Talk of a quadruple might have been premature, but there’s no doubting the progress Erik ten Hag has made since taking over at Manchester United.
Third place in the Premier League – and a return to the Champions League – seems to be theirs for the taking, the Carabao Cup is already in the cabinet and there could be two more trophies before the Dutchman’s first season is done and dusted. United are competing at the sharp end of English football once again.
Much of the progress stems from the good work Ten Hag and his team did in the summer transfer window after taking the reins from Ralf Rangnick in May 2022.
Casemiro, Lisandro Martinez, Christian Eriksen, Tyrell Malacia and Antony were all signed up and all have made their mark at Old Trafford this season. Casemiro and Martinez in particular have given United a hard edge in defence, a nasty streak that was lacking in their fallow, post-Sir Alex Ferguson years. Eriksen brought class and composure to the midfield before his recent injury while Malacia is a very able deputy for Luke Shaw at left-back. Antony has come under fire from some but there’s no questioning his talent and he’s scored some vital goals for the club.
Rangnick was widely derided for his coaching credentials – or lack thereof – during his ill-fated interim spell in charge, but he was brazen in his press conferences and often hit the nail on the head.
United could do worse than follow the German’s advice as Ten Hag’s second summer transfer window approaches.
Because although the incoming transfers were smart in 2022, and will be vital again in 2023 with an elite centre-forward top of the shopping list, selling players will be critical for Ten Hag’s United to keep marching on.
Rangnick told United, towards the end of the 2021/22 campaign, they needed a complete squad overhaul: “there will be a rebuild for sure”. That rebuild is not yet complete.
Some were offloaded last summer, of course. Nemanja Matic and Juan Mata were past their peak and ran their contracts down, Andreas Pereira was sold to Fulham, Edinson Cavani was released and United’s unhappy marriage with Paul Pogba finally got the divorce both parties needed. Jesse Lingard left for Nottingham Forest.
Then the big Cristiano Ronaldo exit happened in November. And it seemed Ten Hag had got a real grip of his squad, preferring younger and hungrier players, complemented with the experience of Casemiro, Eriksen and Raphael Varane.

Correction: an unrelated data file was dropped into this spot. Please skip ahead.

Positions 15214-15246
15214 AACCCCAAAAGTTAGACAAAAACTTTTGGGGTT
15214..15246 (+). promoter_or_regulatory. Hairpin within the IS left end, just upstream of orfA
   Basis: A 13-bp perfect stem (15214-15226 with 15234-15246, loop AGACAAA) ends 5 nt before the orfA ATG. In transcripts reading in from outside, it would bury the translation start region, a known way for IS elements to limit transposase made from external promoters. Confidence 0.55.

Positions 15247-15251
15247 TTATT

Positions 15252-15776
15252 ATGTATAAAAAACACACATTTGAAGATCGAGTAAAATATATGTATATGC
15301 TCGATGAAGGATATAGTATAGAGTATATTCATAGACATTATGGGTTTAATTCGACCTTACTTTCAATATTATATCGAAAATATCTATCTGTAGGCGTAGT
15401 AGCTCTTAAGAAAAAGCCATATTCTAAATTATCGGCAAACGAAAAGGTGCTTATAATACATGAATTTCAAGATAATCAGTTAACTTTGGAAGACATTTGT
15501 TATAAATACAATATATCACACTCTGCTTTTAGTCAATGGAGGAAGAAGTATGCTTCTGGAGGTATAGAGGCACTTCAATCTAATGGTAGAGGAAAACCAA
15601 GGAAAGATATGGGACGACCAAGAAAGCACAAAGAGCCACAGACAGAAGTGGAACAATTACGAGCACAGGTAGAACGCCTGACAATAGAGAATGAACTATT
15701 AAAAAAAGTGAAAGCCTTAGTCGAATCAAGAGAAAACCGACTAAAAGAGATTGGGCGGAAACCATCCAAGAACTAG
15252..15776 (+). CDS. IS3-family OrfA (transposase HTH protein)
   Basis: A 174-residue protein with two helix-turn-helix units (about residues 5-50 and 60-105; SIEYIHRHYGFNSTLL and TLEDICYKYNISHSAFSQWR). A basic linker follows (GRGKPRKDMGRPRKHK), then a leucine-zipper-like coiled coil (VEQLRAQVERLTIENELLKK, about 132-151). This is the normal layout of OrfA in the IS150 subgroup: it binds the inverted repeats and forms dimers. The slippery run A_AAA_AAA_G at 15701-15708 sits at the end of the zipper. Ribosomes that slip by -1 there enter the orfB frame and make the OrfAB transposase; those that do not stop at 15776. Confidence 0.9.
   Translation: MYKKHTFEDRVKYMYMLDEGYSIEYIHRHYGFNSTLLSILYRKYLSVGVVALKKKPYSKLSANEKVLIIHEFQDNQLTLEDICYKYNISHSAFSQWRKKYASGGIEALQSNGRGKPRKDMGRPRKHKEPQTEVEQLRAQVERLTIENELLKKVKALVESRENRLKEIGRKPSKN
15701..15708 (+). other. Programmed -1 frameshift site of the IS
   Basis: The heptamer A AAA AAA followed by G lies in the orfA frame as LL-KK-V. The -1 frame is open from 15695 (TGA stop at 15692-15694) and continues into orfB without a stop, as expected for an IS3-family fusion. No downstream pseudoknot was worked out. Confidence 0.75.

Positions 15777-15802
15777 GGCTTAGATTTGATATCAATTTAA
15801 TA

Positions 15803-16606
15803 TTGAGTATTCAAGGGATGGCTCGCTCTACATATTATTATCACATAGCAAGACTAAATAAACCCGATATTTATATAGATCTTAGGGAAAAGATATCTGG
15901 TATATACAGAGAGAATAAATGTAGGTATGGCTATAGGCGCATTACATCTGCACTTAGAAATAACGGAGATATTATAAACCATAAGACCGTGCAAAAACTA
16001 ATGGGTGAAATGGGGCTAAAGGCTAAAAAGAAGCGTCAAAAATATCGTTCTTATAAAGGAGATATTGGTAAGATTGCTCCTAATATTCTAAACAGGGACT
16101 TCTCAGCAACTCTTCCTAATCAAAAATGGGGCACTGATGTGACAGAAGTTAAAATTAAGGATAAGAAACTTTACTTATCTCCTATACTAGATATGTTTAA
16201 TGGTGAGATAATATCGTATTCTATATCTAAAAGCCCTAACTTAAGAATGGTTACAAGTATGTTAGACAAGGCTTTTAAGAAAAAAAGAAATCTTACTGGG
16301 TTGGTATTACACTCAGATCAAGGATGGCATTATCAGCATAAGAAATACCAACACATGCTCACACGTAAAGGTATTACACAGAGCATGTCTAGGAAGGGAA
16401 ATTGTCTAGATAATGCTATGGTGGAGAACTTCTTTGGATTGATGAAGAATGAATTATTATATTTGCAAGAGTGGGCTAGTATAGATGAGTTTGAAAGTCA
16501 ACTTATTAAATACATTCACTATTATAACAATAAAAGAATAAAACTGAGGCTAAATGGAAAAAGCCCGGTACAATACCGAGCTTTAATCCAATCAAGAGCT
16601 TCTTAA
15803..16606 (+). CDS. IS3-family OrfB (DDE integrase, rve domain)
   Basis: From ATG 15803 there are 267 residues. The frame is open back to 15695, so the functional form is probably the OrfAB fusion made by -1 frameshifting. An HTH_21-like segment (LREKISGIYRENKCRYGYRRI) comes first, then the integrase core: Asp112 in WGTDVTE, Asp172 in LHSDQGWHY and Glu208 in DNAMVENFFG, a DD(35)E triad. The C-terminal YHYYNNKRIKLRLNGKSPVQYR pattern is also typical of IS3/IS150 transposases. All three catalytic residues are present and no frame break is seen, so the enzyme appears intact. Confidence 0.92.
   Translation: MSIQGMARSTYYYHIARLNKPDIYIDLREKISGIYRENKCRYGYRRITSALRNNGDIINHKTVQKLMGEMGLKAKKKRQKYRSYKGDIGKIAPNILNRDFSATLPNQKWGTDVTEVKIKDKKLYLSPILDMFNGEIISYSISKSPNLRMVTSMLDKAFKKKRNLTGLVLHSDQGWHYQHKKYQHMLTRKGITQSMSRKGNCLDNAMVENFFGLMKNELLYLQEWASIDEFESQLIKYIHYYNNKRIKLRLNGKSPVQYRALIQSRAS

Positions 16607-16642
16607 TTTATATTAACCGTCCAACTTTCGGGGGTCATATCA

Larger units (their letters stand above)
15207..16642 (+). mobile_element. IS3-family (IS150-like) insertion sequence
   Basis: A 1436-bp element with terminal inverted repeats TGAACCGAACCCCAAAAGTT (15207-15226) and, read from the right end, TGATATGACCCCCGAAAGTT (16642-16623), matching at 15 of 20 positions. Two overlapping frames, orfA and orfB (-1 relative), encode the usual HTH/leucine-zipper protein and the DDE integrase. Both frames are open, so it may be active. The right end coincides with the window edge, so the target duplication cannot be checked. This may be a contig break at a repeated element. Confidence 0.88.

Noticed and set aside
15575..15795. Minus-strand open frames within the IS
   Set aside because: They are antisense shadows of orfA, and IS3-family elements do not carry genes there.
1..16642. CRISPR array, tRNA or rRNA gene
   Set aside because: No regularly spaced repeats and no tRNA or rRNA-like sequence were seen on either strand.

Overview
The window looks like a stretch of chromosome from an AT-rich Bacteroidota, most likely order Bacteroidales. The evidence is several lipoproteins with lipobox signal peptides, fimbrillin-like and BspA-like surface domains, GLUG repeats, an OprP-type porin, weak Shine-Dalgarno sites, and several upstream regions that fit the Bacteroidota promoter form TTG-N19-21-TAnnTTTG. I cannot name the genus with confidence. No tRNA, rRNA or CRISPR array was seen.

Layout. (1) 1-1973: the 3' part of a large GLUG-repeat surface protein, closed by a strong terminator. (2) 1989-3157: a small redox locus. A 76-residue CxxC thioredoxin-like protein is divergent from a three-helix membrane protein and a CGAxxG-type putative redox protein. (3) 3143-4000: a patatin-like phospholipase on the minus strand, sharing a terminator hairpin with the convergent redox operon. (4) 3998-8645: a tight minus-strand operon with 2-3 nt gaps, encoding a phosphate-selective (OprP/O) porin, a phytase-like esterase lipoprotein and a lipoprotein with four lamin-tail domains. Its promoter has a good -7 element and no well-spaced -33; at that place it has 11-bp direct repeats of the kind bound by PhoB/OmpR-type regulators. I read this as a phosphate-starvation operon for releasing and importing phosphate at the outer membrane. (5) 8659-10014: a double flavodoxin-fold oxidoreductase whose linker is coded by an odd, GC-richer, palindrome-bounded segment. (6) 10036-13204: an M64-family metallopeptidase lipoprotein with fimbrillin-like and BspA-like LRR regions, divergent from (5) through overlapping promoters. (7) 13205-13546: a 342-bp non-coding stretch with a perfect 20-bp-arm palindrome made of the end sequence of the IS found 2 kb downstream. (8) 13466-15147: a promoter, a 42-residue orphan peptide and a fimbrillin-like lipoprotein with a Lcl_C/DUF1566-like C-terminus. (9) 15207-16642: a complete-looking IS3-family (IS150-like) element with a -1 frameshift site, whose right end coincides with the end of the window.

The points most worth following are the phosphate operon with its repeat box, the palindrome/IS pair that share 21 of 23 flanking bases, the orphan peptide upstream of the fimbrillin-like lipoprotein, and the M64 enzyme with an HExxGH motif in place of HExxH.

But United kicked some issues down the road last summer and now they must be addressed.
Alex Telles and Eric Bailly were both loaned out, to Sevilla and Marseille respectively, and permanent moves for them both must now be found.
The same might well go for Dean Henderson; it doesn’t seem like he’s the long-term heir for De Gea in goal and he might not even get in the Nottingham Forest team when he returns from injury. David De Gea’s contract is up in the summer and still hasn’t been renewed; he could be released if Ten Hag really wants to shake up his goalkeeping department.
A defensive reboot is certainly necessary and United might have to choose between selling Harry Maguire or Victor Lindelof.
One of them should join Telles, Bailly, Phil Jones and Brandon Williams in leaving this summer, with the club considering the signing of a younger central defender to back up Varane and Martinez.
Then there’s the enigmatic Anthony Martial who remains a rubix cude that a succession of United managers have been able to unjumble. For too long, consistent fitness and form have eluded Martial and United simply haven’t been able to rely on him up front. He and namesake Anthony Elanga could both move on this summer, to make room for that top drawer centre-forward that Ten Hag so desperately needs. Donny van de Beek is another whose time at Old Trafford is surely up.
Recent reports have claimed United have identified six ‘sellable’ players to ship out this summer, but in reality it could be a few more.
Speaking about potential signings in January, Ten Hag said: “I think this club always has to have the approach that every day you have to get better so if there are opportunities to get better then you have to strike.”
That applies to selling players as well as buying them. It’s a sizeable task but one you suspect Ten Hag will approach with relish and ruthlessness.